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F-35B BF-1 Performs First Hover and Short Takeoff

Lockheed Martin has released a video of F-35B BF-1’s first “free air” hover on March 17, 2010. An accompanying press release stated that Lead STOVL Pilot Graham Tomlinson put BF-1 into STOVL mode at 200 knots, decelerated through 60 knots down to zero airspeed and transitioned the aircraft into a hover 150 feet above the runway. The short video, shot at Naval Air Station Patuxent River, Md., shows the Lightning II being maneuvered on its yaw axis and laterally, as well as demonstrating altitude changes.

The successful flight was good news for the JSF program, which has been taking a beating in the mainstream media and faced questions from Congress.

According to the release, the pilot “executed test points to confirm the controllability of the aircraft in the hover. After completing all hover test points, the pilot executed a STOVL landing at 70 knots airspeed.”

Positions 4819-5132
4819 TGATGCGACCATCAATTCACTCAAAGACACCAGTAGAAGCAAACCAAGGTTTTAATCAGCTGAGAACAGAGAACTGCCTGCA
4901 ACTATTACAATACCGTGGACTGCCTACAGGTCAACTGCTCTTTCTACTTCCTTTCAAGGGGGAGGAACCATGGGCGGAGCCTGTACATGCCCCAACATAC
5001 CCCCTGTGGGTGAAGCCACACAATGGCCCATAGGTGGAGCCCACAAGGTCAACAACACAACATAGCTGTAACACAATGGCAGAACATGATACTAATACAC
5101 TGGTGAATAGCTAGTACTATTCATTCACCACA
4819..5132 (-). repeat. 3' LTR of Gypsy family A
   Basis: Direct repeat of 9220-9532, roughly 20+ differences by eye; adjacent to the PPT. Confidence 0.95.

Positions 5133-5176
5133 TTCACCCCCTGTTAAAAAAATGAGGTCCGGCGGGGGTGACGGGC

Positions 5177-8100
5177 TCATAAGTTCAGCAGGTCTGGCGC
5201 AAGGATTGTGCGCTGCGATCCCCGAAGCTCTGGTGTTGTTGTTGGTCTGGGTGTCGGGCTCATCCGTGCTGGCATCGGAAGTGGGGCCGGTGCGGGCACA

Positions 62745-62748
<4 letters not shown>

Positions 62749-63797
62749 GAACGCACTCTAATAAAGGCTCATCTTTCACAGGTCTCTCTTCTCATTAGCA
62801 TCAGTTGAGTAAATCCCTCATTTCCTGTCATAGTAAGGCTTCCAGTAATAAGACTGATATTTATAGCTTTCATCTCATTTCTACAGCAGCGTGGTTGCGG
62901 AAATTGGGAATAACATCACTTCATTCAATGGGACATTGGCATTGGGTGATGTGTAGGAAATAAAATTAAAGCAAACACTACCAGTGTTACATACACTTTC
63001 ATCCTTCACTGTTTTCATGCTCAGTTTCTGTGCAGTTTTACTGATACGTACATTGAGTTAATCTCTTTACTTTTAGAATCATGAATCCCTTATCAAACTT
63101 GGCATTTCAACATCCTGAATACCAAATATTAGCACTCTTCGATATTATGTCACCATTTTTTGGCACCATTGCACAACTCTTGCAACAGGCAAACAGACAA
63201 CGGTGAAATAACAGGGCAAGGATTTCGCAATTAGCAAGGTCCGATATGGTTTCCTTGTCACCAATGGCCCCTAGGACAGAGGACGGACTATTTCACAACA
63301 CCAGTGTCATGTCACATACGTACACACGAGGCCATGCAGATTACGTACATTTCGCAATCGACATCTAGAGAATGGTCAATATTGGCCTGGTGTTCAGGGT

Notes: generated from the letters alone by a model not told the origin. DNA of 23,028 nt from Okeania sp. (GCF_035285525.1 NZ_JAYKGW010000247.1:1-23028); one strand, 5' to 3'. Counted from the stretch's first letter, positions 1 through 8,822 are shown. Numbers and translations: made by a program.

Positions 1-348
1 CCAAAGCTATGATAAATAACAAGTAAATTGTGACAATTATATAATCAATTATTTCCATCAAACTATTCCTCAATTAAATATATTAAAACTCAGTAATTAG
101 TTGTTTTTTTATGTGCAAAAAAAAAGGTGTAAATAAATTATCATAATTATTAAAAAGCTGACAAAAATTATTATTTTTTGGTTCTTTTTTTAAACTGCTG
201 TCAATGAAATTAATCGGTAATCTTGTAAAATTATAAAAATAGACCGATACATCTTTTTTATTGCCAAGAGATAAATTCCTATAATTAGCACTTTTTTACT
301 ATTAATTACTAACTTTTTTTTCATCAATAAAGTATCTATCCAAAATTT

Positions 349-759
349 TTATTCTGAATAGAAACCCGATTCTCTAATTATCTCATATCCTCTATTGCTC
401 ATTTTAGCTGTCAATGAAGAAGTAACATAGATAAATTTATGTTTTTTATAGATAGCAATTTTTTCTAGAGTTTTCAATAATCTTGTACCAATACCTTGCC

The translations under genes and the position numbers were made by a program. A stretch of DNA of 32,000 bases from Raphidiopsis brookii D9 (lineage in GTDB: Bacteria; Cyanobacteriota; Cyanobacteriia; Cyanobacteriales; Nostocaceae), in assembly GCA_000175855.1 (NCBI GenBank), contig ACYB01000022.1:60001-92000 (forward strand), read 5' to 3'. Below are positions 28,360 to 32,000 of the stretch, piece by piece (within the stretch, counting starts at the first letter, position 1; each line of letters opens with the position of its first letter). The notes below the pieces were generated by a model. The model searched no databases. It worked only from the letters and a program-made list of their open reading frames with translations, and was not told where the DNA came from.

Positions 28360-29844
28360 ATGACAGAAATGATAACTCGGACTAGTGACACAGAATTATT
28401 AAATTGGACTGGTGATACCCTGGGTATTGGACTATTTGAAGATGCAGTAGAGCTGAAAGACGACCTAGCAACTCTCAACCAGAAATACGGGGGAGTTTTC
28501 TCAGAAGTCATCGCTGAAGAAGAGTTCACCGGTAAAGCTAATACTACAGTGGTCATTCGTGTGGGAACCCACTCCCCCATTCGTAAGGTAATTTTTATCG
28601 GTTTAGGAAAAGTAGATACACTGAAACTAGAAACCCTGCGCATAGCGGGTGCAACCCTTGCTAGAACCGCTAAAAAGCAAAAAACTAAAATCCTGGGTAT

F-35B

The successful flight of Lockheed Martin’s F-35B BF-1 was good news for the embattled JSF program. Lockheed Martin photo

Another video released by LMCO showed BF-1 performing the first F-35 short takeoff. “Matching performance predictions, the F-35B accelerated down the runway in STOVL mode and lifted off at 100 knots using less than 1,000 feet of runway,” the release read.

The successful flight was good news for the JSF program, which has been taking a beating in the mainstream media and faced questions from Congress.

The F-35B is also important to allies such as Spain and Italy who have small carriers in their fleets, as the only foreseeable replacement for the Harriers flying from their decks today.

The flight is another step toward the F-35B’s first vertical landing.

The F-35B is a much-needed aircraft for the U.S. Marine Corps, which wants the stealthy, supersonic Lightning II as a fifth-generation replacement for its aging AV-8B Harrier IIs. The F-35B is also important to allies such as Spain and Italy who have small carriers in their fleets, as the only foreseeable replacement for the Harriers flying from their decks today. Speculation continues as to whether the U.K. will buy the F-35B for the Queen Elizabeth-class carriers now under construction, or whether they will choose the F-35C carrier variant, which has not yet flown, being built for the U.S. Navy.